Celiac Disease is an inherited disease. Celiac disease effects those with a genetic predisposition. When people with celiac disease eat gluten (a protein found in wheat, rye and barley), their body mounts an immune response that attacks the small intestine. These attacks lead to damage on the villi, small fingerlike projections that line the small intestine, that promote nutrient absorption. When the villi get damaged, nutrients cannot be absorbed properly into the body.
The intestinal damage can cause weight loss, bloating and sometimes diarrhea. Eventually, your brain, nervous system, bones, liver and other organs can be deprived of vital nourishment.
In children, malabsorption can affect growth and development. The intestinal irritation can cause stomach pain, especially after eating.
Celiac disease is also known as coeliac disease, celiac sprue, non-tropical sprue, and gluten sensitive enteropathy.
Gluten is a protein found in three types of cereal:
Gluten is found in any food that contains the above cereals, including:
- breakfast cereals
- most types of bread
- certain types of sauces
- some types of ready meals
In addition, most beers are made from barley.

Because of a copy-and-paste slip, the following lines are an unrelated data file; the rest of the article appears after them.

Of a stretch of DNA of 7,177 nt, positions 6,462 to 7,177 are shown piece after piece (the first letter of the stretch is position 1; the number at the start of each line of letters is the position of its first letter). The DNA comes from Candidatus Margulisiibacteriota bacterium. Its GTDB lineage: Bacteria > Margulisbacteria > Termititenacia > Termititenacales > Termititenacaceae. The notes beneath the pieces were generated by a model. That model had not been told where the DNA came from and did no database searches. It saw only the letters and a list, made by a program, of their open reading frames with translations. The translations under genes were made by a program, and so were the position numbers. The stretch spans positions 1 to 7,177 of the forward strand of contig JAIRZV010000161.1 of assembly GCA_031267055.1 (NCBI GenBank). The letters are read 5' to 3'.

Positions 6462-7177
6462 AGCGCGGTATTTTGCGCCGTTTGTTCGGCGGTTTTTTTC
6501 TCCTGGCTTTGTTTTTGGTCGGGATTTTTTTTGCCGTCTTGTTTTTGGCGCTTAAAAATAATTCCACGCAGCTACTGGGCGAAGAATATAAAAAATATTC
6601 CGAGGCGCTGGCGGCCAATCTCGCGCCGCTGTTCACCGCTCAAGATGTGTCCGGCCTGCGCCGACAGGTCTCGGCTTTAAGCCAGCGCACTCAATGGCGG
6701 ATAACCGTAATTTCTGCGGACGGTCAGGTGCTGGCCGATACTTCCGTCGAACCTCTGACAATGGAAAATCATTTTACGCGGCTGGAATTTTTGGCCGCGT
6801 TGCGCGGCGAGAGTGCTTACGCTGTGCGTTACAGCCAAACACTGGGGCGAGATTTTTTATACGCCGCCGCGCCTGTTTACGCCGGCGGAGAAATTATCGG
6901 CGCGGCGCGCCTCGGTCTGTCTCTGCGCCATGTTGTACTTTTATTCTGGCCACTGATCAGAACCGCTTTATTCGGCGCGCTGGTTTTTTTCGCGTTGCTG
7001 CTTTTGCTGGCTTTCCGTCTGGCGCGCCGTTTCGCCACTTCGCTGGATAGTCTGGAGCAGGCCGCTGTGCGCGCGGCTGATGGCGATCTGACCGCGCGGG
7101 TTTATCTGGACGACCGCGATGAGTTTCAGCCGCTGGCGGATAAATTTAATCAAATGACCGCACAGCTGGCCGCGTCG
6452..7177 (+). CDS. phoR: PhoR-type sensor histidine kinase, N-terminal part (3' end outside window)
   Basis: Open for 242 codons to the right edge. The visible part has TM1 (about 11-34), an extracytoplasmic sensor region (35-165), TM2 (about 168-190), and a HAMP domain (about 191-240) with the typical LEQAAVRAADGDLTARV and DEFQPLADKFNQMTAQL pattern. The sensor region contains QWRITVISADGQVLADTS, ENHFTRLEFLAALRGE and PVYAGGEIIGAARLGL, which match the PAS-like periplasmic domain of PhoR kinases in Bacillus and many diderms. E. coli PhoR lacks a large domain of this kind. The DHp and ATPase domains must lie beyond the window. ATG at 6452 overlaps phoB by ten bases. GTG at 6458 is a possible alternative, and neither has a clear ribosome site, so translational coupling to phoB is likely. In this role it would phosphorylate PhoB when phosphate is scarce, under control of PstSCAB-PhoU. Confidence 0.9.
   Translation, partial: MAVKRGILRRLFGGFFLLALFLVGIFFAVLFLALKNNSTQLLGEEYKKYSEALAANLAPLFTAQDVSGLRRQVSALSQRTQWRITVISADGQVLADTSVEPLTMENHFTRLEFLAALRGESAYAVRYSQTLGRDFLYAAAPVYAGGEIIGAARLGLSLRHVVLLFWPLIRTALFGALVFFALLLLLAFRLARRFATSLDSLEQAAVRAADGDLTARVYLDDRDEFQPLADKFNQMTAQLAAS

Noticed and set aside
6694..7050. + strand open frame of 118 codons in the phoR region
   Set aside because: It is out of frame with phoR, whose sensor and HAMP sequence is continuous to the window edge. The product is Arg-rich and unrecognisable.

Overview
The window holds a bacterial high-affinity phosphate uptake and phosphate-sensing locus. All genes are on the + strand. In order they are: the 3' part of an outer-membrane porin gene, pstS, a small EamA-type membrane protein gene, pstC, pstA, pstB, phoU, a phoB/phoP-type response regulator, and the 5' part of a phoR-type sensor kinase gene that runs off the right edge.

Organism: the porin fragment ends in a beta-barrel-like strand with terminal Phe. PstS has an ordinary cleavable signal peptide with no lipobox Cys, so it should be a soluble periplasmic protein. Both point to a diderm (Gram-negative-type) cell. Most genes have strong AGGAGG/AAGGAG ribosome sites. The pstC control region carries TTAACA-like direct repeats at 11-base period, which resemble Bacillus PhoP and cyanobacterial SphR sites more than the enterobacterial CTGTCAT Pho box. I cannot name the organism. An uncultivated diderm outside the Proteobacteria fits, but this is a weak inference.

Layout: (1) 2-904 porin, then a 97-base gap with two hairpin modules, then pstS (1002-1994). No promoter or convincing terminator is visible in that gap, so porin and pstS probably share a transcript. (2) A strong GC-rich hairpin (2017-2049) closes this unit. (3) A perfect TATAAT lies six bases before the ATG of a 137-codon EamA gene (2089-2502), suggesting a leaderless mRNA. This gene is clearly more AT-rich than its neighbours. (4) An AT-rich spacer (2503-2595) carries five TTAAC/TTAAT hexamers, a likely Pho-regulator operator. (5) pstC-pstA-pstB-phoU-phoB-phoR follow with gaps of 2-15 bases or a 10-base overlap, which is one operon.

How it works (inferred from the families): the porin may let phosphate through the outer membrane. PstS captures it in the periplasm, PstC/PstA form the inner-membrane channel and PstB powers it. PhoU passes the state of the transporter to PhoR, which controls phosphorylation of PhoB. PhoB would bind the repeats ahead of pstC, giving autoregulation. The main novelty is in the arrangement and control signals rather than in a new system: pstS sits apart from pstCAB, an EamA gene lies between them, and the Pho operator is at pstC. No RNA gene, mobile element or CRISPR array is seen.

Normally, the body’s immune system is designed to protect it from foreign invaders. When people with celiac disease eat foods containing gluten, their immune system forms antibodies to gluten which then attack the intestinal lining. This causes inflammation in the intestines and damages the villi, the hair-like structures on the lining of the small intestine. Nutrients from food are normally absorbed by the villi. If the villi are damaged, the person cannot absorb nutrients properly and ends up malnourished, no matter how much he or she eats.
Symptoms of celiac disease vary among sufferers and include:
- Digestive problems (abdominal bloating, pain, gas, diarrhea, pale stools, and weight loss)
- A severe skin rash called dermatitis herpetiformis
- Iron deficiency anemia (low blood count)
- Musculoskeletal problems (muscle cramps, joint and bone pain)
- Growth problems and failure to thrive (in children)
- Tingling sensation in the legs (caused by nerve damage and low calcium)
- Aphthous ulcers (sores in the mouth)
- Missed menstrual periods
- Thyroid disease
- Type 1 diabetes
- Rheumatoid arthritis
- Sjögren’s syndrome (a disorder that causes insufficient moisture production by the glands)